One reason for estate plan challenges is undue influence. Essentially, it means that one person influenced the other to change their estate plan, and that change financially benefited the first person. 

Rather than just accepting that this is a problem, you may find yourself wondering why. If you talked to your parents and asked them to leave more money to you than to your sibling, and if they agreed to it, isn’t that their right? You understand why your sibling would be mad about it, of course, but the fact that they don’t like it doesn’t make it illegal. 

You’re not wrong. Your parents do have the right to give different amounts to different people and you have the right to talk to them about their decisions. The issue with undue influence — where it differs from the example provided above — is that one person is in a position of power and the other is in a position of weakness. This allows the person in power to exploit it to get the other person to make changes that go against their own free will.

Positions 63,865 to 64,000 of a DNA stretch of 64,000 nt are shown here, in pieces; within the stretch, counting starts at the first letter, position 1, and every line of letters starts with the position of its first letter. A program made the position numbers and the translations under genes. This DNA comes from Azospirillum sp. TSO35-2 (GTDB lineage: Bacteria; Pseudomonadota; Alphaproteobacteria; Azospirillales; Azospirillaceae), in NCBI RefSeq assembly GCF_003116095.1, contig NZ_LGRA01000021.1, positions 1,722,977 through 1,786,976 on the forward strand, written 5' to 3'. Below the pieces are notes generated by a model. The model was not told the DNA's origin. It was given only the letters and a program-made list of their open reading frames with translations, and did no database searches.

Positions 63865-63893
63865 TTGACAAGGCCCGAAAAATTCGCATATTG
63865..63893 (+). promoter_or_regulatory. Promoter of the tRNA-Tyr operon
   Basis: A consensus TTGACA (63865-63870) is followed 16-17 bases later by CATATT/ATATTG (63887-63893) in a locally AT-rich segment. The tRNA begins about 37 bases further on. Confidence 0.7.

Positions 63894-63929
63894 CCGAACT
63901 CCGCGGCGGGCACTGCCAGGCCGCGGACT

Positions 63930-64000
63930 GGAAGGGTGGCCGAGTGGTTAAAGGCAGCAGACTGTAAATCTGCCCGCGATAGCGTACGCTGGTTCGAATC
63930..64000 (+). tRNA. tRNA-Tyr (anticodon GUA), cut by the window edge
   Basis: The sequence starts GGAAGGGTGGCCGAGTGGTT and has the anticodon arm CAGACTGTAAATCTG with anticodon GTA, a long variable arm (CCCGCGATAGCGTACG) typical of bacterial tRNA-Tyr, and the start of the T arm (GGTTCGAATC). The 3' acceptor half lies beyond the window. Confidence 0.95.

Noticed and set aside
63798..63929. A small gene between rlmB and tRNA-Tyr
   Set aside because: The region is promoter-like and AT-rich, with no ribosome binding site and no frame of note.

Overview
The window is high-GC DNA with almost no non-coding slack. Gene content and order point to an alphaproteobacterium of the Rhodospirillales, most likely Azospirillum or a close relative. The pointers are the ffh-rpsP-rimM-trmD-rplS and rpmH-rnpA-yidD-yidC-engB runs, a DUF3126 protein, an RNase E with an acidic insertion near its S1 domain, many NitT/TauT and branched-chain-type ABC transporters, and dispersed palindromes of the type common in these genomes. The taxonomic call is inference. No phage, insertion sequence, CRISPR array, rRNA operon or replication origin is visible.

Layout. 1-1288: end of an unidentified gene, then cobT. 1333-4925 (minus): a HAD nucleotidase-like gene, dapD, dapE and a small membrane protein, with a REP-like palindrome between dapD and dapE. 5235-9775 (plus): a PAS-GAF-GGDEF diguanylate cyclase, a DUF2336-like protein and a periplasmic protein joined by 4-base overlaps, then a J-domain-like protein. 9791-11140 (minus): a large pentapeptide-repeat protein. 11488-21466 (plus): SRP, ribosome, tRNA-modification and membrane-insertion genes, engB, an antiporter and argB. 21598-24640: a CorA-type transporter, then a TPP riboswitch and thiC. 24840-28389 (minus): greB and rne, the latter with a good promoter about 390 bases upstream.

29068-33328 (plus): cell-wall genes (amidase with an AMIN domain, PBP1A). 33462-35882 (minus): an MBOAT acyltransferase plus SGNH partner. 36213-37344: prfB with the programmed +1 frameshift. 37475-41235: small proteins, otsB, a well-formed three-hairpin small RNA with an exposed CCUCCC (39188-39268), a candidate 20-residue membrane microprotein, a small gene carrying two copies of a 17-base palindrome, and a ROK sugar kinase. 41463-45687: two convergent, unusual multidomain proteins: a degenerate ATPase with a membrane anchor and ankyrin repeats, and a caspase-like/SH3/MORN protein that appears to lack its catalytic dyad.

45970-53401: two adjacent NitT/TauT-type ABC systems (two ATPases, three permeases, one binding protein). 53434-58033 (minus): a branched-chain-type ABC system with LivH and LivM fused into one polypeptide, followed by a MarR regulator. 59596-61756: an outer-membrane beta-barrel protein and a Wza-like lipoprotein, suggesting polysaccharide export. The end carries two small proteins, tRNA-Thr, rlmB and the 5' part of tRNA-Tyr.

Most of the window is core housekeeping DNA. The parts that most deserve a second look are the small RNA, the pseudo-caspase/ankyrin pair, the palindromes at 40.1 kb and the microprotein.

For instance, if you are a caretaker for a sick parent and you tell them you won’t help them anymore unless they give you more money as compensation, that’s undue influence. You are threatening them based on their weakness and exploiting your own power as a caretaker. You can see how different that is than simply talking to them about their beneficiary decisions. 

When estate disputes occur, it’s important for all involved to understand their legal rights